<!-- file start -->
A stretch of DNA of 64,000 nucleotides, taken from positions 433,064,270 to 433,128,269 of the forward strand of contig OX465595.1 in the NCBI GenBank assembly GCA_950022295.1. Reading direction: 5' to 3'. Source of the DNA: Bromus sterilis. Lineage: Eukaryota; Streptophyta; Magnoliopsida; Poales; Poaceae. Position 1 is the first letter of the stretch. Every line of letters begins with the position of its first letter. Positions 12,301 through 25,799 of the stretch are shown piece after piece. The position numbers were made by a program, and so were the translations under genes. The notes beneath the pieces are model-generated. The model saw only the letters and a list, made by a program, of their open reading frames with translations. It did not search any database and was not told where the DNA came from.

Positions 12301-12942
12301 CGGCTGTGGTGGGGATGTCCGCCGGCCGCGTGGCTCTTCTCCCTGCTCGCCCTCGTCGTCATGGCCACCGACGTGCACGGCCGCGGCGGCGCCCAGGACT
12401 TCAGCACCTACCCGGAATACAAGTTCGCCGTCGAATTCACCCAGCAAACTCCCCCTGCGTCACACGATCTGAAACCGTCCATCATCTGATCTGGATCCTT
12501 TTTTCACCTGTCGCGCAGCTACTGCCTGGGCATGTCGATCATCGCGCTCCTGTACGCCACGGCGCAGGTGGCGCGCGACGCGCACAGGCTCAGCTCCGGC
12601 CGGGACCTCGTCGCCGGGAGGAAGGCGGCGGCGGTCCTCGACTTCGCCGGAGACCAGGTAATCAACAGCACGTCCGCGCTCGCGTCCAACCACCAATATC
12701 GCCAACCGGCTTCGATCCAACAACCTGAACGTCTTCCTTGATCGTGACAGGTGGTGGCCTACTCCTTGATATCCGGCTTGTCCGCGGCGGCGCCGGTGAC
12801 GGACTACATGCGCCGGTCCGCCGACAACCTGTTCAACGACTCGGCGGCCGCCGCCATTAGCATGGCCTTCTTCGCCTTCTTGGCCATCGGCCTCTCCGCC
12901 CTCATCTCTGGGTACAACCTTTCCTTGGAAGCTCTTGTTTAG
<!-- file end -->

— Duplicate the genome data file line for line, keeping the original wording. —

A stretch of DNA of 64,000 nucleotides, taken from positions 433,064,270 to 433,128,269 of the forward strand of contig OX465595.1 in the NCBI GenBank assembly GCA_950022295.1. Reading direction: 5' to 3'. Source of the DNA: Bromus sterilis. Lineage: Eukaryota; Streptophyta; Magnoliopsida; Poales; Poaceae. Position 1 is the first letter of the stretch. Every line of letters begins with the position of its first letter. Positions 12,301 through 25,799 of the stretch are shown piece after piece. The position numbers were made by a program, and so were the translations under genes. The notes beneath the pieces are model-generated. The model saw only the letters and a list, made by a program, of their open reading frames with translations. It did not search any database and was not told where the DNA came from.

Positions 12301-12942
12301 CGGCTGTGGTGGGGATGTCCGCCGGCCGCGTGGCTCTTCTCCCTGCTCGCCCTCGTCGTCATGGCCACCGACGTGCACGGCCGCGGCGGCGCCCAGGACT
12401 TCAGCACCTACCCGGAATACAAGTTCGCCGTCGAATTCACCCAGCAAACTCCCCCTGCGTCACACGATCTGAAACCGTCCATCATCTGATCTGGATCCTT
12501 TTTTCACCTGTCGCGCAGCTACTGCCTGGGCATGTCGATCATCGCGCTCCTGTACGCCACGGCGCAGGTGGCGCGCGACGCGCACAGGCTCAGCTCCGGC
12601 CGGGACCTCGTCGCCGGGAGGAAGGCGGCGGCGGTCCTCGACTTCGCCGGAGACCAGGTAATCAACAGCACGTCCGCGCTCGCGTCCAACCACCAATATC
12701 GCCAACCGGCTTCGATCCAACAACCTGAACGTCTTCCTTGATCGTGACAGGTGGTGGCCTACTCCTTGATATCCGGCTTGTCCGCGGCGGCGCCGGTGAC
12801 GGACTACATGCGCCGGTCCGCCGACAACCTGTTCAACGACTCGGCGGCCGCCGCCATTAGCATGGCCTTCTTCGCCTTCTTGGCCATCGGCCTCTCCGCC
12901 CTCATCTCTGGGTACAACCTTTCCTTGGAAGCTCTTGTTTAG